No need to hurry. No need to sparkle. No need to be anyone but oneself.
laughing, crying, getting very excited and making her write things down
there is a unified self and that the pronoun "I" is a word which should be given back to people, who need it, but deepened.
Speaking in the first person singular, talking about the third person plural. Always saying I, meaning we.
I write very personal poems but I hope that they will become the central theme to someone else's private life.
In essays, ideas are the protagonists and they often develop like characters.
Lyric ideas are as illusive as fireflies. They are spirits flitting between the trees. The moment you give them your attention, they are gone. But still you write, because over the years you have learned—midst the nonsensical hieroglyphics you compulsively scrawl in your notebooks, the dumb single lines that stare contemptuously back at you, the song titles that excite you then lose their magic the next time you look at them, the half-baked and derivative ideas, the stolen lines, the Freudian doodles, the desperate over-egged metaphors and lunatic, pencil-snapping, last-ditch attempts at something, my God, anything—you have learned to hold fast and trust. You have learned from hard-won experience that within this pile of words something mysterious is going on, something beyond the reaches of your understanding, something that simply takes its own sweet time and of which you are a tiny part—you are the guy who turns up to hold the pencil—and that suddenly, without warning, you find you have taken one line of no consequence and attached it to another line of no consequence and a kind of reverberation begins between the two lines, a throbbing—or as I like to call it, a ‘shimmering’—it is something you can actually see! And as the two combined lines pulsate, they begin to collect significance impossibly, and at a rapid rate, to load up with meaning, even to call down a melody, and your heart begins to beat as if for the first time in God knows how long, and you come alive, you become an actual person, a functional, competent human being deserving of their place on this earth, because you know, suddenly, more than anything, that you are on to something and this shimmering convergence of words is setting off on its journey to change the world.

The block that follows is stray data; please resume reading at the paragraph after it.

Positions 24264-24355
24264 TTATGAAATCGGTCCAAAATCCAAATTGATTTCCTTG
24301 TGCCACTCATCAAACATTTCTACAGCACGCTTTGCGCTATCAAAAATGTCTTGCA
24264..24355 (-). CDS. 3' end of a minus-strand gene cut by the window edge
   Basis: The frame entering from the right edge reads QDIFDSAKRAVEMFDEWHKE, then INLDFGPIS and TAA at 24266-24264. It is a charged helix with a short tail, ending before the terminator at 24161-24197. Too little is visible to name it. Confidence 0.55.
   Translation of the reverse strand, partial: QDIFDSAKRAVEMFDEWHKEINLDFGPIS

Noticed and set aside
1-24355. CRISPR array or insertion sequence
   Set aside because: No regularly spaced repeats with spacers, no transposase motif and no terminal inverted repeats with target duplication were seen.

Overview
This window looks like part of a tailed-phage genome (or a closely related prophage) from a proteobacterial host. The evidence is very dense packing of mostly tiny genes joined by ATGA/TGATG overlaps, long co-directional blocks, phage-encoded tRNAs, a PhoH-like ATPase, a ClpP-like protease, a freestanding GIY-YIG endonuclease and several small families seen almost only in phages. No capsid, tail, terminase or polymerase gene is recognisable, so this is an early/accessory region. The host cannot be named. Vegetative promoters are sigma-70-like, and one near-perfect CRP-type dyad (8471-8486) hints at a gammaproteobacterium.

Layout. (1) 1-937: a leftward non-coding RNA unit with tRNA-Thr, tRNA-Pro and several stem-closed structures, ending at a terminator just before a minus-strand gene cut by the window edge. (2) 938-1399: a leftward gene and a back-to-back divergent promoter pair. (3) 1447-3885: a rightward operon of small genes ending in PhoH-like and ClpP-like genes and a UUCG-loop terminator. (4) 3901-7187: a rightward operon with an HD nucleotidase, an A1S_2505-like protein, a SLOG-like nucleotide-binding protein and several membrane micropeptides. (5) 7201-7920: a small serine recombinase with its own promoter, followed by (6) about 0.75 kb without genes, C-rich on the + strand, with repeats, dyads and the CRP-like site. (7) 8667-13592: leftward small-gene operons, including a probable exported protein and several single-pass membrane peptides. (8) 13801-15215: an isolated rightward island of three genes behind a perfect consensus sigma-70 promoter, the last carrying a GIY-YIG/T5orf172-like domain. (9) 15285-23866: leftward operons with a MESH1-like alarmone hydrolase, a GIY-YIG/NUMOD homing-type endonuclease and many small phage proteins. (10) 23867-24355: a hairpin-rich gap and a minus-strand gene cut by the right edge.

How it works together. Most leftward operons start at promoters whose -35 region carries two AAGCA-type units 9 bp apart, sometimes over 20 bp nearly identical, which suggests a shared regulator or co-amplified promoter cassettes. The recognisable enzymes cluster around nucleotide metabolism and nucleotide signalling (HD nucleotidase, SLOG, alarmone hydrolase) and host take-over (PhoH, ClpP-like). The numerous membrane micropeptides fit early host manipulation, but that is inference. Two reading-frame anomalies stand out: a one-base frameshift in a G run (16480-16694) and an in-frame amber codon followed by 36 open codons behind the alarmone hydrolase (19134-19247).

∆ Nick Cave, from The Red Hand Files (no. 3, October 2018)
When women writers of my generation speak in awed tones of Didion’s “style,” I don’t think it’s the shift dresses or the sunglasses, the cigarettes or commas or even the em dashes that we revere, even though all those things were fabulous. It was the authority. The authority of tone. There is much in Didion one might disagree with personally, politically, aesthetically. I will never love the Doors. But I remain grateful for the day I picked up “Slouching Towards Bethlehem” and realized that a woman could speak without hedging her bets, without hemming and hawing, without making nice, without poeticisms, without sounding pleasant or sweet, without deference, and even without doubt. It must be hard for a young woman today to imagine the sheer scope of things that women of my generation feared women couldn’t do—but, believe me, writing with authority was one of them. You wanted to believe it. You needed proof. And not Victorian proof. Didion—like her contemporary Toni Morrison—became Exhibit A. Uniquely, she could be kept upon your person, like a flick knife, stuffed in a back pocket, the books being so slim and portable. She gave you confidence. Shored you up.
∆ Zadie Smith on Joan Didion